Consumer-focused Internet firms like Google and Amazon that have a limited retail presence might be the next type of company to take retail space in the bustling Times Square area which in recent years has seen growth of apparel tenants like American Eagle and Forever 21.
“Theoretically, at some point, I envision brands like Google, like Amazon — large brands that don’t necessarily have a brick and mortar presence,” opening stores in Times Square, David LaPierre, an executive vice president at CBRE, said. “There are a lot of groups out there that predominantly survive on a wholesale business and at some point are going to get it together and figure out how to [sell] retail.”
LaPierre was speaking along with retail brokerage colleagues Susan Kurland and Andrew Goldberg, also executive vice presidents at the commercial brokerage, at a third-quarter media briefing at CBRE’s Midtown office this morning.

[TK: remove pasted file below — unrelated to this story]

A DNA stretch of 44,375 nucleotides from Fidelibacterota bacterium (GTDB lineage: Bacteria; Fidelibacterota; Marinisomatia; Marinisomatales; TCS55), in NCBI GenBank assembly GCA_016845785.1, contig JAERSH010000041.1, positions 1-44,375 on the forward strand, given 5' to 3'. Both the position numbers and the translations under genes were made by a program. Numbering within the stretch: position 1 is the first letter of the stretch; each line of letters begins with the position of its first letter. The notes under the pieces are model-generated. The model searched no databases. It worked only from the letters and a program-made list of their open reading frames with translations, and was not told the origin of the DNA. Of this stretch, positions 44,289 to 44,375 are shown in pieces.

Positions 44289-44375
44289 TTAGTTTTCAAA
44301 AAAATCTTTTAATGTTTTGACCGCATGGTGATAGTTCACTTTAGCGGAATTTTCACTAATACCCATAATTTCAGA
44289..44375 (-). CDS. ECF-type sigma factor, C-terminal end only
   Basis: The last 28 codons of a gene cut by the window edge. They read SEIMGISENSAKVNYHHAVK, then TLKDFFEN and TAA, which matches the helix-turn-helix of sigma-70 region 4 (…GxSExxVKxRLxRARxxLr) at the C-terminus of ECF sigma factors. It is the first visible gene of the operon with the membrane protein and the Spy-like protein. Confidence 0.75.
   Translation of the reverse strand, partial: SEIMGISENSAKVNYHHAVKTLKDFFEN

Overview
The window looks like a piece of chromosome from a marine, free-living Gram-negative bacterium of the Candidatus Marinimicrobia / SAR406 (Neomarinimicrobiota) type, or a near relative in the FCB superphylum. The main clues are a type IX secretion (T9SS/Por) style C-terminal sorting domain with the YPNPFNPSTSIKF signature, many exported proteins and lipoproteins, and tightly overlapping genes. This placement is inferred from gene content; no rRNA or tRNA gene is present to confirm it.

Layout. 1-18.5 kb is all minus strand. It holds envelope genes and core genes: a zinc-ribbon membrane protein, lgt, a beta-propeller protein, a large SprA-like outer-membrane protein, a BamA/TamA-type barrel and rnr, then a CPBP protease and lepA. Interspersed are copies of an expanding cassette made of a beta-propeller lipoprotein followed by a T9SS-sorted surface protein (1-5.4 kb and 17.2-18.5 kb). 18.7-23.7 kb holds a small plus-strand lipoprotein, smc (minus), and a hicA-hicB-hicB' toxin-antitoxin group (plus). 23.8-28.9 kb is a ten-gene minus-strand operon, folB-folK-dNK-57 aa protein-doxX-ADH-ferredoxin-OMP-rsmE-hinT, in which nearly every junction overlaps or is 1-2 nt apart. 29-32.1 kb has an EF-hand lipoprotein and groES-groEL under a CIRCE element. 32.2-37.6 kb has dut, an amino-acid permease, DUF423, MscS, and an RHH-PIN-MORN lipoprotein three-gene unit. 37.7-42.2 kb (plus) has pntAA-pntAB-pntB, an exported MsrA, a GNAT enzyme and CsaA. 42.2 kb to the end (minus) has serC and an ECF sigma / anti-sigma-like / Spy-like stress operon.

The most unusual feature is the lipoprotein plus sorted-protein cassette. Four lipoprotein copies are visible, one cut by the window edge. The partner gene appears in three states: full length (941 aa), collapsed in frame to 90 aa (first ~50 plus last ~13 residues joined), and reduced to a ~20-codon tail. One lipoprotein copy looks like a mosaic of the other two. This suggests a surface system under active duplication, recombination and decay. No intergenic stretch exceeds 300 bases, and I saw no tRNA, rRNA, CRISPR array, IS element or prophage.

The Times Square asking rent, based on a small sample of available space in the core of the market, is $1,400 per foot for ground floor space in the third quarter, up from about $1,100 per foot in the prior quarter, CBRE figures show.
Asking rents in seven of the 11 major retail districts rose in the third quarter. Times Square was the steepest rise. The second largest percentage increase was on 34th Street between Fifth and Seventh avenues, which rose by 22 percent to $481 per foot from $392 per foot.
The biggest drop was in Soho, on Broadway from Houston to Broome streets, which fell 5 percent, to $494 per foot from $520 per square foot.
Fifth Avenue from 49th to 59th streets remained the most expensive, but declined by 1.36 percent to $2,318 per foot from $2,350 per foot, the CBRE statistics show.
Major Retail Corridors’ Average Asking Rent Per Sq. Ft (North to South)